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In the UAE, one of the most often discussed relationships is that of the landlord and the tenant. Most people here live in rental homes and as a tenant, it is important to understand what the terms and conditions of the tenancy contract entail.
A tenancy contract is absolute in itself. In Dubai, it is registered under the Ejari system. In Abu Dhabi, registrations are done via the Tawtheeq system.
Tenants planning to vacate their homes are usually advised to wait until renewal time to do so. In some cases, this is not possible, e.g. a new job offer that prompts urgent relocation. The ground rule for any tenant is to review the details of the contract and find the clause that mentions breaking the contract early. Otherwise, the tenant must negotiate with the landlord, giving him a two-month notice; however, the former must also expect a penalty that is equivalent to a two-month rent. If the tenant has paid the rent in single cheque, it is highly unlikely that the landlord will return the rest of the money.
Another aspect is the condition of the property at the time of moving out. The law says that the home has to be handed back to the owner in the same condition as when the tenant moved in. Tenants are expected to abide by this; otherwise, they cannot claim a refund of their security deposit, or get a lesser amount.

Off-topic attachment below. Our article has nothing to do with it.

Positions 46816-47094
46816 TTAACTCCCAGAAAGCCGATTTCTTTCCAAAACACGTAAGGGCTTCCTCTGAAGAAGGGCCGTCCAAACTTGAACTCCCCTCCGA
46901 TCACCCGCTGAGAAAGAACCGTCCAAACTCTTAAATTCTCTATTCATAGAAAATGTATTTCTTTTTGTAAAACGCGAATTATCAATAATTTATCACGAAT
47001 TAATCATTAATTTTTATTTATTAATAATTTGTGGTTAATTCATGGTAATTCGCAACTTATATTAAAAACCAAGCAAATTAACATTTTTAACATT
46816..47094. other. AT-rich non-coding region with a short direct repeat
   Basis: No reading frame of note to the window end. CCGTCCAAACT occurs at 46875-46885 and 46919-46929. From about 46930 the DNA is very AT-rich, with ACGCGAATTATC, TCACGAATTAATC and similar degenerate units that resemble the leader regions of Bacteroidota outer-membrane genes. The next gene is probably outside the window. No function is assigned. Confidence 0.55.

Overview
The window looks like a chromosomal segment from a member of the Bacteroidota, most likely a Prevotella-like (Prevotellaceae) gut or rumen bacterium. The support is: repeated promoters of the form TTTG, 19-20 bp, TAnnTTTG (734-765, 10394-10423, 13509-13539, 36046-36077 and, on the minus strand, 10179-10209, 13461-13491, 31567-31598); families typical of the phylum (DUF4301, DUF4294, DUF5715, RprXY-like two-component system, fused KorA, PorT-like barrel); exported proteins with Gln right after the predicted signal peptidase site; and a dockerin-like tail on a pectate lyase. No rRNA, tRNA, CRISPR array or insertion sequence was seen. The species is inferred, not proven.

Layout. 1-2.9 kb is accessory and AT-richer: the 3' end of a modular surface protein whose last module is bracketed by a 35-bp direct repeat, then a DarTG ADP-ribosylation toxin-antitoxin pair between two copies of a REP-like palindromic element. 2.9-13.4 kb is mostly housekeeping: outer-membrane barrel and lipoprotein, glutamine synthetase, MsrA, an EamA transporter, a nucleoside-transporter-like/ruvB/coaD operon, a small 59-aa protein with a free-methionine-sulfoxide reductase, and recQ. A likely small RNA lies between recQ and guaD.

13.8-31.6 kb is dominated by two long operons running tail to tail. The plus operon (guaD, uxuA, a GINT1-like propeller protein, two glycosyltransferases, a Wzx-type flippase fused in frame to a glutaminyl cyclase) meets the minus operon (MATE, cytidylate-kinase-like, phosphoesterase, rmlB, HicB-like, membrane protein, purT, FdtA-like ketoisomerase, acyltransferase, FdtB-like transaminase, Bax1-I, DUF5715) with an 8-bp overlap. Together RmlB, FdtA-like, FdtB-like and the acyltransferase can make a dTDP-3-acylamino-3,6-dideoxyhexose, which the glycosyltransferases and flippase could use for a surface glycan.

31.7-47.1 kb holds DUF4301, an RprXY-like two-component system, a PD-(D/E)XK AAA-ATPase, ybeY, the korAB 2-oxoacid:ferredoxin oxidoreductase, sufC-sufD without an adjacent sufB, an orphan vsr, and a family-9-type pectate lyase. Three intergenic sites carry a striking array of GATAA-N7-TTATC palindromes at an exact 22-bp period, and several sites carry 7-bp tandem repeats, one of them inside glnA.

The security deposit is the amount charged by the landlord as a guarantee towards the property. It is usually equivalent to 5% of the annual rent. In the beginning, it has to be clarified whether the deposit is refundable or not. If the home is returned in the same condition, the tenant will not have any problem getting back the deposit. It would help to have some “before” pictures taken as proof. However, if the walls have been defaced by drilling or any other changes have been done, the landlord has the right to deduct a certain amount from the deposit as he deems necessary, or not refund it at all. Also, if any repair work that is beyond what is considered regular maintenance work has taken place, the same procedure applies.
Any tenant-landlord disputes that need third-party intervention may be filed at the Rental Committee.
• Tenants are advised to understand every tiny detail written in the contract
• Landlords have the right not to return the deposit as they deem necessary
• Landlord and tenant disputes can be submitted to the Rental Committee
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Source: Urmila Santosh, Special to Properties
The writer is a freelancer